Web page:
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'Winter Hill, Lancashire' by Flickr user Robert Wade

Natural Capital

“We are still being held up nationally as one of the more dynamic partnerships,” says Anne Selby, chair of the Natural Capital Group. “GM is on the map with some of our thinking.”

It’s a proud boast, given that cuts and a lack of revenue mean that the group, which forms Greater Manchester’s Local Nature Partnership (LNP), continues to run without any financial input from Defra or central government.

The LNPs were set up in 2011, with GM’s made up of the ten local authorities, along with organisations such as United Utilities and British Waterways. The group’s raison d’etre is to make the link between the region’s natural environment and its economy, fostering links and exploring ways in which the two can work closer together. It also plays an important role as part of GM’s Low Carbon Hub.

Among recent successes is the £2.2m grant from the Heritage Lottery Fund (HLF), awarded to help create a “living landscape,” linking wildlife corridors across The Great Manchester Wetlands and across to Merseyside.

Dubbed the Carbon Landscape, much of the land lies on former coalfields and peat mosses, as well as rare, internationally important lowland raised bog, which store huge amounts of carbon making them vitally important to the environment.

It’s an exciting project, says Selby, who is also chief executive of the Lancashire, Manchester and North Merseyside Wildlife Trust. These corridors are vitally important to mammals, birds and insects, as it allows wildlife to move freely and across wider areas, she explains.

“Corridors already exist along rivers, canals and former railway lines which act as vital stepping stones for populations of creatures, but these will be enhanced to join up the landscape,” she continues.

“Obviously the Great Manchester Wetlands will help us to create employment and volunteering opportunities within the area, as well as providing areas where residents can enjoy nature and get closer to the wildlife on their own doorstep. The group is keen to promote nature and well-being, getting people out into the environment where they can live more healthy lives.”

Greater Manchester is also trialling two projects under Payment for Ecosystem Services (PES), a new scheme which has been designed to help promote conservation but with one eye on the marketplace.

The first of these has seen the sale by Bolton Council of some 1,700 acres of moorland on the Smithills Estate to the Woodland Trust. In what’s generally been seen as a ‘win win’ situation, the council has received much-needed funds, while the land itself will now be properly maintained and managed, something the cash-strapped  local authority had been struggling to do.

As Mark Gordon, Smithills project lead for the Woodland Trust, explains:

“Smithills estate is an exciting opportunity for the Woodland Trust to turn around a declining upland estate.

“With the right investment, the right management and careful, long term planning for the site’s future, Smithills will stand proud as an example of how all our uplands can be saved, transformed and preserved, long into the future.”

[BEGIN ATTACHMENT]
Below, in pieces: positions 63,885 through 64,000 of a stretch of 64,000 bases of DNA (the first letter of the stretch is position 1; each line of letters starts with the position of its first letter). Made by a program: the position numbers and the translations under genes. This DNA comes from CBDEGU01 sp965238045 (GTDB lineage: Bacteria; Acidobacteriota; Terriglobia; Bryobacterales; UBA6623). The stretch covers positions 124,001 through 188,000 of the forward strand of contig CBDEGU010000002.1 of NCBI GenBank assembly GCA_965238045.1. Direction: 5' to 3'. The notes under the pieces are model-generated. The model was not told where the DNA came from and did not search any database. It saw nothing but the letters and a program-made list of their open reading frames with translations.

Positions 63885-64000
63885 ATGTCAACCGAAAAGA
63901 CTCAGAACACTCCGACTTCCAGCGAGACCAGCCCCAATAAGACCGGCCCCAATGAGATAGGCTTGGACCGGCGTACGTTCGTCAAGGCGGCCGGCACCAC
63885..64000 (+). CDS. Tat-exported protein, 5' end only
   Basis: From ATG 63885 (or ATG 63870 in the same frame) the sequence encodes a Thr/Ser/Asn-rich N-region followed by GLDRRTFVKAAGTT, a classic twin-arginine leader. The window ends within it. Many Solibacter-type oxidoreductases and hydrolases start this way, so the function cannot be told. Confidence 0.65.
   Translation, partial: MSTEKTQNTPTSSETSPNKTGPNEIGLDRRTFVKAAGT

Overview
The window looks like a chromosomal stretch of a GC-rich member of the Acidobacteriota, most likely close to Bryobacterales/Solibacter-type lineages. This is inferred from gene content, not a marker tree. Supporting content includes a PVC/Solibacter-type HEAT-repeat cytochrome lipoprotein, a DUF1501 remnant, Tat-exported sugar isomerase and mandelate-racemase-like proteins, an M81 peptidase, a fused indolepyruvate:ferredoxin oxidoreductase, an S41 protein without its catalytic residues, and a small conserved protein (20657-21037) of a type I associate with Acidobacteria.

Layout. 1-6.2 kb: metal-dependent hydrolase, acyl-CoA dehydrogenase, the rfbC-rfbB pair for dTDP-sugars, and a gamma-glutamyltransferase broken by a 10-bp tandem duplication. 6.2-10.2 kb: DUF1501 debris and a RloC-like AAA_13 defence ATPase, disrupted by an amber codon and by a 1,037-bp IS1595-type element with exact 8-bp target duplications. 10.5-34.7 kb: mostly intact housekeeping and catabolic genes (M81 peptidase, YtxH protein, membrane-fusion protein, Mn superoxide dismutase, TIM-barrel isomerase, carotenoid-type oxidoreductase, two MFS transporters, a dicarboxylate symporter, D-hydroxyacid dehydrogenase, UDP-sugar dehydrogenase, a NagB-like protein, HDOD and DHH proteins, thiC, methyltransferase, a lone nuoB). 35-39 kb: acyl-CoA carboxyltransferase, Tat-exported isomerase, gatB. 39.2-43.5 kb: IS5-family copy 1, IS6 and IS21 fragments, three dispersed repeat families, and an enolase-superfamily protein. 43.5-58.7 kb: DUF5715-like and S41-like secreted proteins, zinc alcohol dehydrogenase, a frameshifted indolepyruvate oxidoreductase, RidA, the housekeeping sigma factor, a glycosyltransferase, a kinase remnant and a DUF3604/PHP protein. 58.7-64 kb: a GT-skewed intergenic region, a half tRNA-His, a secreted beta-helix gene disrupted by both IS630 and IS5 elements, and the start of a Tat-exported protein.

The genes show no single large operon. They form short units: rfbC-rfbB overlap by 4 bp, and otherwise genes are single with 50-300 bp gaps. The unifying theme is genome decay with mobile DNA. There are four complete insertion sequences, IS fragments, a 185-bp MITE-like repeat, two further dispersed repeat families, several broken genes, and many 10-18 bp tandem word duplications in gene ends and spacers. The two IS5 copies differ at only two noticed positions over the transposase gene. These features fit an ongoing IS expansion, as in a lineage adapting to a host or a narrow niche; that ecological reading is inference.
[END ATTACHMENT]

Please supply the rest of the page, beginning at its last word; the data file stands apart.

A second project will focus on the Irwell Catchment in Greater Manchester, and identifying practical ways to deliver new investment in the natural environment.

And as a result, Selby is now talking to other NGOs such as the RSPB and National Trust, as more and more organisations start to consider taking over land that local authorities can no longer afford to manage.

Going forward, a soon to be published report – the Greater Manchester Ecosystem Services Pinch Point study - will give more structure to the Group’s future plans. It has set out to identify GM’s priority Ecosystem Services (ESS), or the benefits that people derive from the natural environment.

As well as mapping these ESSs, the study has also set out to identify pinch points, issues which are critical to the ESS and which need to be addressed in order for those services to be maximised.

These pinch points are potentially wide ranging, from spatial issues such as rivers that act as barriers to recreation, or even areas which are prone to flooding, and which can stifle local economic development.

Selby also expects devolution to have a big impact on the Group’s work. “I’m, excited about devolution. You can already see some of the powers giving us more flexibility on some fronts.”

As part of this, she foresees an additional role for the group championing many of GM’s rural areas. “We do have a large rural hinterland and I think that can be forgotten,” she adds.

Developing and protecting green infrastructure in the light of continued cuts is likely to be the central theme of a conference the Group has planned for later in the year and in the meantime Selby is also looking at a major bid to the EU Social Fund around environmental skills that could help deliver both jobs and some of the environmental initiatives which are currently on the table.

“For me the job of the Natural Capital Group is orchestrating, in a new, very austere world, everybody’s efforts for GM. If we want a resilient city, we’ve got to be integrated. If we can pull it off it will be a great thing for Manchester.”

Main image courtesy of Flickr user Robert Wade, published here using a Creative Commons Licence.